Bleeding During Pregnancy: Everything You Need to Know
Bleeding during pregnancy can definitely be jarring. But, the good news is, it's not always a cause for concern. Learn what’s considered normal bleeding, what to do if you are pregnant and notice bleeding and when to consult your doctor.
Light bleeding during the first trimester of pregnancy is actually pretty common. In fact, it happens to about 20 percent of pregnant women. Here are some of the causes of bleeding that are considered normal.
Implantation Bleeding. Some women experience light bleeding or spotting about six to 12 days after conception. This is known as implantation bleeding and is a result of the fertilized egg implanting itself into the uterus wall. Implantation bleeding is light and is typically a lighter color than a normal period and is often accompanied with mild cramps.
After Your Initial OB Exam. Most doctors want to see their pregnant patients right around nine weeks so they can confirm the pregnancy and perform a physical exam. This exam usually consists of a thorough assessment of your pelvic area, including your cervix, uterus and vagina. Your doctor will also probably conduct a pap smear. Many women experience some light bleeding and cramping after this exam.
Increased Blood Flow. Pregnancy causes extra blood to flow to your cervix, making it more sensitive. This can lead to light bleeding early on in your pregnancy, especially after having sex.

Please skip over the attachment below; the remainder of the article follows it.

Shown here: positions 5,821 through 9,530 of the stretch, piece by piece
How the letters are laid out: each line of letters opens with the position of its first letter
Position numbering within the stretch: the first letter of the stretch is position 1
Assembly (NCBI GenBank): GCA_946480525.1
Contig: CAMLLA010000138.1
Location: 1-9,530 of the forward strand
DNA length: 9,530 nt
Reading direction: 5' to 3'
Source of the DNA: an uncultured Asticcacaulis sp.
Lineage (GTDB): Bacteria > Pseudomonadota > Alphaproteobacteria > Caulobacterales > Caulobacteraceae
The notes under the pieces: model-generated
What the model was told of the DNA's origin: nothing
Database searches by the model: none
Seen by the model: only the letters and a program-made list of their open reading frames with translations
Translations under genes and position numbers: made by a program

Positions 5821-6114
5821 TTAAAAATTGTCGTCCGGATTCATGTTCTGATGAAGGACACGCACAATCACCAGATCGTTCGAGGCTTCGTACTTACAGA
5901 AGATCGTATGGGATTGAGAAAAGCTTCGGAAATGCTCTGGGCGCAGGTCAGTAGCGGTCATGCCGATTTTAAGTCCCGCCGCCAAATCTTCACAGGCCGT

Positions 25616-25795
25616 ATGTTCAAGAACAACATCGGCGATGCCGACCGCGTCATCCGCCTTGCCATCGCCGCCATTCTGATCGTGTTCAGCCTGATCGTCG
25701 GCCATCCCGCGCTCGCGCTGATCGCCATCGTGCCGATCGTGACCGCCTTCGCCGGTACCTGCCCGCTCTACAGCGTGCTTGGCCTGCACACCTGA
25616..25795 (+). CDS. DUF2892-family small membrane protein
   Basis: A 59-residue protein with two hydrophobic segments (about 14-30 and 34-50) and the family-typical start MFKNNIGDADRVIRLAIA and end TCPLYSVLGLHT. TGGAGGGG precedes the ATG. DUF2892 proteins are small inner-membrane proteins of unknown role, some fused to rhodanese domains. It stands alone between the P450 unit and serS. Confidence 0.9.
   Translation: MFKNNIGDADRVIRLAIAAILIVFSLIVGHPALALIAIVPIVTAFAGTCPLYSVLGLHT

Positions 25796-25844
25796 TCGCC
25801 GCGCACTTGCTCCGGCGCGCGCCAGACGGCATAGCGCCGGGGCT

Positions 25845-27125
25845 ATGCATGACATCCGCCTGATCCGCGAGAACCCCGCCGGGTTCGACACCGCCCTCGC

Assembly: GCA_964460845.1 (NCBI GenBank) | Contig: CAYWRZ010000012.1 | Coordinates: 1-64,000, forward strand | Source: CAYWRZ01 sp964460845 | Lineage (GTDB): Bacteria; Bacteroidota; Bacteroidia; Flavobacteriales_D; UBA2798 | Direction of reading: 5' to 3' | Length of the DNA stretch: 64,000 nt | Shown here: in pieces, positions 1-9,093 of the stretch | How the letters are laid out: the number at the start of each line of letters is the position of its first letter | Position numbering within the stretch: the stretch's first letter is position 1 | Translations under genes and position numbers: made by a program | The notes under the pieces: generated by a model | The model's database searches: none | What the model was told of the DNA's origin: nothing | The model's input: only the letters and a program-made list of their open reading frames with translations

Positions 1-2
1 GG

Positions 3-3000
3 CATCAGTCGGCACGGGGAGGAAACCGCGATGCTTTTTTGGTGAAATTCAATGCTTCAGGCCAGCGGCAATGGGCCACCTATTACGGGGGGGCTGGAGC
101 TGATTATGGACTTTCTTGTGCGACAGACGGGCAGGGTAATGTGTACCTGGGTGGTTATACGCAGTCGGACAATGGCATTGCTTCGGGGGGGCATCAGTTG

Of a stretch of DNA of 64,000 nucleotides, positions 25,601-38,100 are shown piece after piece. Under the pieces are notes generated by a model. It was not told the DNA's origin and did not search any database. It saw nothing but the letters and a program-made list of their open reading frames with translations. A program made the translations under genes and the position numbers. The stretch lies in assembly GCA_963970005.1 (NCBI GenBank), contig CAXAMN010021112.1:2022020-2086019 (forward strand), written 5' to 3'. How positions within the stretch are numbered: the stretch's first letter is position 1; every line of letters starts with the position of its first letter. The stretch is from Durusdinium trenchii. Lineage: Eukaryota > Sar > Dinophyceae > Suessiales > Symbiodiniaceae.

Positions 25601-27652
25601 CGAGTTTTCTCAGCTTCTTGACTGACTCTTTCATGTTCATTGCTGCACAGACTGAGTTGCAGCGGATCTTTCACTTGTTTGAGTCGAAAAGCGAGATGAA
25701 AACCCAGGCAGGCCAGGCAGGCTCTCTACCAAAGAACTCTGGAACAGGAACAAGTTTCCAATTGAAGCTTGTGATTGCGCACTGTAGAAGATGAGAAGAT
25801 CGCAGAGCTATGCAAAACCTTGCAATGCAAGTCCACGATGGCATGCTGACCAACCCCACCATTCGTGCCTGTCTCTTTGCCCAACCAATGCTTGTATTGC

Not So Normal Bleeding
There are a few instances of bleeding during pregnancy that aren't considered normal. If you notice any of the following, get in touch with your doctor.
Infections. If you have a sexually transmitted infection, like chlamydia, gonorrhea or herpes, you might experience some bleeding during your first trimester. Call your doctor if you suspect you have one of these, so you be evaluated and start treatment if needed.
Second or Third Trimester Bleeding. Bleeding in your second or third trimester isn’t typically normal unless it’s after a pelvic exam. So, if you notice it, definitely let your doctor know.
Heavy Bleeding. Spotting during your first trimester is pretty common; however, heavy bleeding that’s similar or worse to your period flow is not. If you notice heavy bleeding, get in touch with your doctor right away.
What to Do If You Are Bleeding
There are two main things you can do if you notice any bleeding or spotting during your pregnancy.
Put on a Pad. This will help you keep track of how much you are bleeding. Plus, it will be helpful for your doctor, who will definitely want to know how much blood or spotting you’ve had. Whatever you do, don’t use a tampon. Stick to pads.
Call Your Doctor. It’s always a good idea to let your doctor know if you notice any bleeding during your pregnancy, especially if it occurs in the second or third trimester. Plus, bleeding before the 37th week of pregnancy can be a sign of pre-term labor, so checking in with your doctor is always the best course of action.
You should also certainly contact your doctor if you notice any of these symptoms along with bleeding:
- Lower back pain
- Abdominal or pelvic pain
- Shoulder pain
- Fainting spells